To determine whether GnRH signaling could serve as a viable therapeutic target, Manfredi-Lozano et al. then examined whether the cognitive symptoms could be reversed in adulthood. The team used several intervention strategies that targeted GnRH at multiple points along the proposed pathway (Fig. 1b). Notably, overexpressing a transcriptional regulator of the GnRH developmental switch (called miR-200b) in the hypothalamus of Ts65Dn mice increased the number of GnRH-expressing neurons, rectified the changes in hippocampal gene expression and neuronal activity, and rescued the olfactory and cognitive phenotypes.1 miR-200b can activate multiple transcriptional targets, meaning other effector pathways could underlie these changes in hippocampal gene expression and DS phenotypes. Nevertheless, every effort to restore the physiological expression and signaling patterns of GnRH successfully rescued the olfactory and cognitive deficits in Ts65Dn mice.1 Based on these findings, the authors conducted a pilot study to assess the effects of GnRH therapy on seven adult men with DS and olfactory deficits. The treatment involved administering regular pulses of GnRH for six months via a subcutaneous mini pump. GnRH therapy enhanced cognitive function in six of the seven DS participants, who showed significantly improved scores in higher-order executive functions, and a positive trend toward improved episodic memory.1 Perhaps more importantly, differences in brain imaging before and after treatment suggested that GnRH therapy may be able to alleviate cognitive impairments in DS by strengthening the communication between certain regions of the cortex while rescuing the overactivation of subcortical networks linked to the hippocampus (Fig. 1c).

The unexpected finding that GnRH therapy could have a cognitive-boosting effect in DS is very promising, with broad potential beyond DS. For example, the authors also showed that GnRH therapy could improve cognitive deficits in a mouse model of AD.1 The link to AD is particularly relevant considering the recent discovery that most GnRH neurons in the human basal forebrain are cholinergic,5 a neuronal population that is particularly vulnerable to neurodegeneration in AD. Moreover, many GnRH receptors linked to cognition also appear to be expressed in cholinergic interneurons, suggesting GnRH may exert its therapeutic effects via two possible mechanisms. First, GnRH may act locally, modulating the activity of cholinergic neurons and helping them maintain cellular parameters (i.e., synaptic transmission). Second, GnRH may modulate inhibitory relay circuits between cortical and subcortical regions of the brain, helping to maintain the functional connectivity between these brain regions. Collectively, these findings suggest that GnRH dysfunction may also play a role in the progression of neurodegenerative diseases such as AD. Moreover, GnRH therapy may have a synergistic effect with cholinesterase inhibitors, which have been shown to help alleviate the cognitive symptoms of the disease.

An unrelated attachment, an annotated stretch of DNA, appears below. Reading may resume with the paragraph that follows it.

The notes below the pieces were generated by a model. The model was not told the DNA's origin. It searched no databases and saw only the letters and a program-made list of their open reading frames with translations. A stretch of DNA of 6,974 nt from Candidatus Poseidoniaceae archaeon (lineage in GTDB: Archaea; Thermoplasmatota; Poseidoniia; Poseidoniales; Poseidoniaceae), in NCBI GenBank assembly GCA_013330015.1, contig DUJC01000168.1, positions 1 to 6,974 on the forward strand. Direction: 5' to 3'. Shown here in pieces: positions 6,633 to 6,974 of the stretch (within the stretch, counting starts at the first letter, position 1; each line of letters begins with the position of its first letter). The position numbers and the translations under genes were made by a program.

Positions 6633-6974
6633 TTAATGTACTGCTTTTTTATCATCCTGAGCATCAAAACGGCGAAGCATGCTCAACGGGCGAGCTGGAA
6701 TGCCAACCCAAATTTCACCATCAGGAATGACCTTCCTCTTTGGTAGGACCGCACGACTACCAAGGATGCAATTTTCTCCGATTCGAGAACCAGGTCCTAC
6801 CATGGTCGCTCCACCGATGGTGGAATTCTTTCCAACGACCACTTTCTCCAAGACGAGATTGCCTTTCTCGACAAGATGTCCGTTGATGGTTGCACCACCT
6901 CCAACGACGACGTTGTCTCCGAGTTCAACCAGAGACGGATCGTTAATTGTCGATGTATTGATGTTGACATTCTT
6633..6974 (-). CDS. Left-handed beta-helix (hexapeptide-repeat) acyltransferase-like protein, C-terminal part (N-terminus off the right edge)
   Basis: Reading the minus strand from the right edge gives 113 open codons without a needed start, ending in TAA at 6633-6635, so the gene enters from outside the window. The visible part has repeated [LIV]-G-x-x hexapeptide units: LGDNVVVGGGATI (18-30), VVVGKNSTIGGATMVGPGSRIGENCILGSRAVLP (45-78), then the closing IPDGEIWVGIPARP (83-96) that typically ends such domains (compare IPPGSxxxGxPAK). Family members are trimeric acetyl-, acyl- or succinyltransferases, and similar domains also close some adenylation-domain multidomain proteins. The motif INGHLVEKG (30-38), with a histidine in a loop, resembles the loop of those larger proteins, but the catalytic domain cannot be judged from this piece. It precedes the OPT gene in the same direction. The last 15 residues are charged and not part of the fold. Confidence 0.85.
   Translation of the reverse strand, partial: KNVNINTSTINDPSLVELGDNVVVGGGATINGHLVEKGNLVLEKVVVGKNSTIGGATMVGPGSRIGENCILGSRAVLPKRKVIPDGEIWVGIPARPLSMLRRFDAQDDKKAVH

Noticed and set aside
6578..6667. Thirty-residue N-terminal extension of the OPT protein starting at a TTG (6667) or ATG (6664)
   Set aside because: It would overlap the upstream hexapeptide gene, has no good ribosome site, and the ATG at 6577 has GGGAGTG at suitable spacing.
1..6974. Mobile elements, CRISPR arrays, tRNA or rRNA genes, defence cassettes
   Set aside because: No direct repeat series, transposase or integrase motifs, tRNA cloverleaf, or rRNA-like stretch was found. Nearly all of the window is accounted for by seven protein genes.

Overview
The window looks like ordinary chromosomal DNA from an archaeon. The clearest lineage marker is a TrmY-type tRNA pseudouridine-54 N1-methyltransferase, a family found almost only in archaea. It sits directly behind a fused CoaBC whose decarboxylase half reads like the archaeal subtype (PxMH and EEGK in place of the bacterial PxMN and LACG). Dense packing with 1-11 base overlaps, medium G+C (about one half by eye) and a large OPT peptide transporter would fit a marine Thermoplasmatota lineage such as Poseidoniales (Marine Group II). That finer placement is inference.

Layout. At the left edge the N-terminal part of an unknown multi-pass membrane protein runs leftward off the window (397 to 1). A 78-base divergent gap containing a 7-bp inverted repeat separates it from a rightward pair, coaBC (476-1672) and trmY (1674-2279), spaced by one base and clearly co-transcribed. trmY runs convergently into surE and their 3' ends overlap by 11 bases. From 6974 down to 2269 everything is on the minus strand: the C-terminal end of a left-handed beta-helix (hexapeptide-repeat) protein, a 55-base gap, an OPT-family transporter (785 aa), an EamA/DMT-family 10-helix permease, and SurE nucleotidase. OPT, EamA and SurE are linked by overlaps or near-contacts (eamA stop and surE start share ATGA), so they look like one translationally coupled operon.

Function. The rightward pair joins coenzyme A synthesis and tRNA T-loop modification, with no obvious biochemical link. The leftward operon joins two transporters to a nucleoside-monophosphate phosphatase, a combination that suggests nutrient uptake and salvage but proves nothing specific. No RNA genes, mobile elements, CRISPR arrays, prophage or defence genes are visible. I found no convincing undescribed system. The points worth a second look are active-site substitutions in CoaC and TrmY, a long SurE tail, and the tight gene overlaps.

There is a desperate need for new therapeutic avenues to treat dementia. Pulsatile GnRH therapy is intended to mimic the natural release patterns of this hormone, making it a particularly attractive therapeutic prospect that can help to minimize any adverse side effects of long-term hormone therapy use. Caution must be urged, however. The link with human cognitive impairment is still hypothetical, and the use of GnRH therapy as a treatment for dementia would depend on whether GnRH neurons are adversely affected by aging or other pathological drivers of disease, such as neuritic plaques in AD. The study also has small clinical sample size without placebo and some more adequate cognitive assessment. In addition, the dose, course, and side effects of the treatment require further study. Nevertheless, the study by Manfredi-Lozano and colleagues employed a tour de force of experimental techniques that strongly supported the theory that GnRH dysfunction may serve as a molecular link between cognitive and olfactory deficits in DS and dementia.